I’ve written about the familiarity in dreams, the missing of what was once there with someone else but amplified so there was a sense of longing and desire in recovering what was lost. This has been an ongoing dream state in my mind over the last several years, even stronger after the quakes, during which we lost so much: not only physically but also spiritually, emotionally, and mentally.
Since my depersonalization diagnosis, a more disturbing dream state has emerged: not recognizing myself. On very rare occasions, this is quite literal. I’ll look into a mirror and not recognize the person gazing back. It’s not me — something isn’t quite right about my face. Read Not Recognizing Myself in Dreams
Okay, so I wrote and published my whole blog yesterday about Depersonalization and Creativity, and how my creativity has been hampered by the illness, but, mulling it over in my mind last night, I realized there were exceptions to that.
What I have taken solace in, from time to time, is photography, using my iPhone mostly.
Taking a few steps backwards from that statement: what some of you may not know is that I used to draw. A lot.
30 years ago today (26 February), my Oma passed away from intestinal cancer, 1 month shy of her 66th birthday and about 1 month after the diagnosis. I was nearly 13 when she passed away, just shy of that age where you start appreciating the stories and history your parents and grandparents share with you, if you’re interested in family history and that sort of thing.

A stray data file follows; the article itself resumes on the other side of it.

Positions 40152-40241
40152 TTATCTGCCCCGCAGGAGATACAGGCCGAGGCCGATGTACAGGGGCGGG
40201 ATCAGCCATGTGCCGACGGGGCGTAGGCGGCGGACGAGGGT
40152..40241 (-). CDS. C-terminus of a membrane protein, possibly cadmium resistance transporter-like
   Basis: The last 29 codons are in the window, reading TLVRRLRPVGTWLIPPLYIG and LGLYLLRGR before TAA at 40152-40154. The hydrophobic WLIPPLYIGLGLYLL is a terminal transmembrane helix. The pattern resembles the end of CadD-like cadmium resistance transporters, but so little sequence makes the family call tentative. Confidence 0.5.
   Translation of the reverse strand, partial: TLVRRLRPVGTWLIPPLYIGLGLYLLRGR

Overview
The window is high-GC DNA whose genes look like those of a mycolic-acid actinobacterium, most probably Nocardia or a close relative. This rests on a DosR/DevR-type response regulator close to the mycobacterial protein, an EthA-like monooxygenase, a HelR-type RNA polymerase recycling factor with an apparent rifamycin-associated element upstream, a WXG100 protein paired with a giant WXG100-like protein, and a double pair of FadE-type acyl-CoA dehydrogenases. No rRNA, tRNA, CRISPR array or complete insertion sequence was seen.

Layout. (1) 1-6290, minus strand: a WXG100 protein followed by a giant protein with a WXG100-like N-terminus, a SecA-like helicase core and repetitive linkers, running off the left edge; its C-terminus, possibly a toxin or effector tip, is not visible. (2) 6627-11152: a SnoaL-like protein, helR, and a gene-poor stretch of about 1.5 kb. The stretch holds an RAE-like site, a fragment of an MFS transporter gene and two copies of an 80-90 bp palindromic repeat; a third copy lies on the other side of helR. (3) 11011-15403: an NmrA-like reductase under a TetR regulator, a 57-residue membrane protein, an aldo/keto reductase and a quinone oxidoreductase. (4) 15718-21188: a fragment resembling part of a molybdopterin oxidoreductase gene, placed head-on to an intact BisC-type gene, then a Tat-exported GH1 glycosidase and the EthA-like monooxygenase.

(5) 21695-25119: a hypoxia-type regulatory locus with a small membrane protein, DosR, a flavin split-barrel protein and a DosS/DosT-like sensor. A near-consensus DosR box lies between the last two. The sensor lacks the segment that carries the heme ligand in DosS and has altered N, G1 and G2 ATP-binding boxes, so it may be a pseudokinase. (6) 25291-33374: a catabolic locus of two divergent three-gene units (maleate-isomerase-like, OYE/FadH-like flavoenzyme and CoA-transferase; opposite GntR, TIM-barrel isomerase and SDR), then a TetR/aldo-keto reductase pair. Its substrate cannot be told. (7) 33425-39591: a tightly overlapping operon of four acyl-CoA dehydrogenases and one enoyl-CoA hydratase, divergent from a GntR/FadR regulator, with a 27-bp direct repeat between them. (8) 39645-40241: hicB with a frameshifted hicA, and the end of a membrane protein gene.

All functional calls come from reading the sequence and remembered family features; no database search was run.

A few months ago, one of my cousins asked me what Oma was like, and one thing that struck me recently was that out of all my cousins on my Dad’s side of the family, probably only my brother Brian and I remember or knew Oma the best. Read Remembering Oma 30 Years After Her Passing
I speak with my Mom every week to every two weeks. Living on opposite sides of the world is hard, but it’s a little bit easier with the invention of Skype and FaceTime, WhatsApp and Apple Messenger, Instagram and Facebook. Communication is so much easier now than it was when I first moved to New Zealand 20 years ago.
Anyway. My Mom has been talking about getting a tattoo. We’ve had this discussion a few times over the last few years: what type of tattoo would she get; where she would get it on her body; how big it would be; and so on. It was something on her bucket list of things she wanted to do. And, of course, I love her, so anything she wants to do, I support 100%.
I originally wrote this blog on 17 September 2015 in response to two different Facebook posts. I was hesitant to share it, but since the mass shooting at Pulse in Orlando, with the shooter allegedly in conflict with his sexual orientation emerging as one of the possible motives of the shooting, I feel it actually is more important and more relevant than ever. In addition to members of the LGBT community facing higher rates of suicide and homelessness, I need to add we also face a higher risk of violence towards us.
Yesterday (16 September 2015), I saw two different posts on Facebook that inspired this blog.
One was a post by a friend of mine, who is African American, in which she was invited to a friend’s house for a gathering, and ended up talking to another attendee who was Caucasian. Well, I’m not sure I should say “talking to” as it seems, from what she posted, she was being “talked at”.
This man “ranted” at her for a while and ended this rant with: “…And where does this leave the white man?”